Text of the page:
Almost seven years ago researchers from Stanford have found out that young people experience difficulties in accessing the reliability of online sources and information. One of the reasons for that seems to be the speed with which they receive and come into contact with information. This along with the amount of available information do not give youngsters sufficient time and space to reflect upon it and judge its credibility. Thus, since then many projects, campaign, initiatives and other activities have been carried out to tackle disinformation among young people. Though the problem is still persistent and further actions are needed.

The current article lays out some of the most recent initiatives at EU level aimed to handle disinformation and its consequences.

  • European Schoolnet (an NGO) has recently published an article about the ways we can increase the media literacy among the youth community across the EU. It is part of project, which the Schooldnet is coordinating Facts4All – Schools as Community Hubs against Disinformation supported by the European Commission's Media Literacy of All Programme (2021-2027). The main goal of the project is to raise awareness about disinformation in an online environment while bridging the gap between youngsters and their elderly ones (parents, grandparents etc.).
  • YOUTH4EUROPE project addresses the youth participation in politics, advocacy and European citizenship. It’s main purpose is to raise awareness among young people on EU policies and Institutions.
  • Voices of Youth (supported by UNICEF) is a platform which provides an open dialogue on various topics concerning youth community. Moreover, it provides opportunities for active engagement and mutual learning.
  • Media and Information Literacy (MIL) should be both within the classrooms and beyond them. It should be integral part of policies and strategies. With regard to that claim, UNESCO has piloted a programme on Media and Information Literacy for youth organisations to encourage them to integrate MIL into their policies. It also includes capacity building for professionals. Moreover UNESCO has launched MIL CLICKS Social Media Innovation with the goal to assist people in noticing misinformation in their regular daily online activities.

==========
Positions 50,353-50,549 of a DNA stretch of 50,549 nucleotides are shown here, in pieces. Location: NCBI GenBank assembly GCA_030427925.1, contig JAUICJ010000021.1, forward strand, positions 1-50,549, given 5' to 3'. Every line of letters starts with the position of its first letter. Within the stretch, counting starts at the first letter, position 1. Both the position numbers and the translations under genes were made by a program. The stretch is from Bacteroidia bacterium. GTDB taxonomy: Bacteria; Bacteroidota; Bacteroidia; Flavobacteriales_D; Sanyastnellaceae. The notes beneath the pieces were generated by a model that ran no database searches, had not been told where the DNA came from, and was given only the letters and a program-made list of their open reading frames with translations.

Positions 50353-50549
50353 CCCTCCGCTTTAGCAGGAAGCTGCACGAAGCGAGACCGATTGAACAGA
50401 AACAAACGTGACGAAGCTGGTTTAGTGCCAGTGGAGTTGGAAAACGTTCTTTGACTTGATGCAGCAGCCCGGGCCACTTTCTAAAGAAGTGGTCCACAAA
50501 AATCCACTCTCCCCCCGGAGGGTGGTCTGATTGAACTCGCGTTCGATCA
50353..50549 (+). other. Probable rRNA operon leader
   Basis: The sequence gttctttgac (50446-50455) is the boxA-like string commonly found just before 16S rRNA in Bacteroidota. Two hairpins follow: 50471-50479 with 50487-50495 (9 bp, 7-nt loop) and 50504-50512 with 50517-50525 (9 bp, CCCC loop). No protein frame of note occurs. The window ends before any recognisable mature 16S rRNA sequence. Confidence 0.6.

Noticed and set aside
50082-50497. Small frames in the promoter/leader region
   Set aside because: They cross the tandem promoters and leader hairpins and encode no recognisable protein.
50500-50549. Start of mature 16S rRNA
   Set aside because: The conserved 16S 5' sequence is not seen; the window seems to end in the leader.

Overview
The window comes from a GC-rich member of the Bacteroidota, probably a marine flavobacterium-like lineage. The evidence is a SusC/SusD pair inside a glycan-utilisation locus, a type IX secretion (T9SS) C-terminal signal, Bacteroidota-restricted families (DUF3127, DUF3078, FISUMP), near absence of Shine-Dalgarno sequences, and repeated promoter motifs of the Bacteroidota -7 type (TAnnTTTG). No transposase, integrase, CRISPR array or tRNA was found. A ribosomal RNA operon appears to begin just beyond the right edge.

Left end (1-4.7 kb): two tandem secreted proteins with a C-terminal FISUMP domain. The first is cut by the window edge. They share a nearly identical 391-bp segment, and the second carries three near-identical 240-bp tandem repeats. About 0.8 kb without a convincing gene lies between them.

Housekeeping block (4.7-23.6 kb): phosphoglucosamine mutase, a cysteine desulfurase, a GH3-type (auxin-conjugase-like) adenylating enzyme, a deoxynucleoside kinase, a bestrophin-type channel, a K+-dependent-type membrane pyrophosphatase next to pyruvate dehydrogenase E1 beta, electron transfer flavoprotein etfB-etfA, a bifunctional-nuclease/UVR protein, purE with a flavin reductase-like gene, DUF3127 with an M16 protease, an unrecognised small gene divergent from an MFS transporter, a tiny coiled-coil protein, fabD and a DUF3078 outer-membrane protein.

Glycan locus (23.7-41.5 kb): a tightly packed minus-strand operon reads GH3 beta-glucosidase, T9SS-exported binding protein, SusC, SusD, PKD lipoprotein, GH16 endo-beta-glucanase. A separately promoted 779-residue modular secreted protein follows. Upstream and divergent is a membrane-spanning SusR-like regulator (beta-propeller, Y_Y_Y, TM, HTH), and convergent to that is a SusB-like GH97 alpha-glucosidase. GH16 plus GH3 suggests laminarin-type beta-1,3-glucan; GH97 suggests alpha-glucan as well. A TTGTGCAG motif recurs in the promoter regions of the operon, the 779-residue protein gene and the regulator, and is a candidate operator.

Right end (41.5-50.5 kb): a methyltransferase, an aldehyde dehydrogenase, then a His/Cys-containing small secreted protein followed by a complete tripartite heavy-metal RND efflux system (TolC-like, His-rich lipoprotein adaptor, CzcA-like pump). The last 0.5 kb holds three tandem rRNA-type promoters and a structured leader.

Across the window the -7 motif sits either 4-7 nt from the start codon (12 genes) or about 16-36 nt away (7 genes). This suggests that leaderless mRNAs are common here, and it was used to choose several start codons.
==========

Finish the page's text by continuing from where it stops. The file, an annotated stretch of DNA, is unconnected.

• EU DisinfoLab (EUDL) is an independent NGO focused on tackling disinformation campaigns targeting the EU and its Member States (MS). It is a relatively new organisation which aims to become a hub for disinformation activists and experts in order to raise awareness around disinformation issues and gather and support civil society resilience to disinformation to foster a stronger information ecosystem. EUDL have elaborated a methodology to classify fact-checked disinformation, which can be a useful tool to check out and spread. Another useful instrument developed by the Lab is ‘User-Guide to the Digital Services Act’. Its main goal is to that this new piece of legislation is effective when it comes to combatting disinformation, including to provide an overview of the available tools and rights of people provided by the Act.
  • Another one is the web platform and project ‘COUNTERING DISINFO’. It is an online guide aim at promoting information integrity.
  • The European Digital Media Observatory (EDMO) brings together fact-checkers, media literacy experts, and academic researchers to comprehend and analyse disinformation, in collaboration with media organisations, online platforms and relevant practitioners. It is a project funded by the EU and aims to enhance the multidisciplinary cooperation when it comes to combating disinformation and related issues.

If you are interested, there are many more out there. Thus, it is evident that a lot has been done. However, further actions are needed at national and EU level when it comes to media literacy and potential of children and youngsters to judge the trustworthiness of a given content (e.g. educational programmes, trainings for teachers and parents, incorporate media literacy as part of the curriculum). It is necessary mainly due to the very fact that the recent generations are ‘children of the internet’ as they obtain information and communicate mainly in online environment via social media.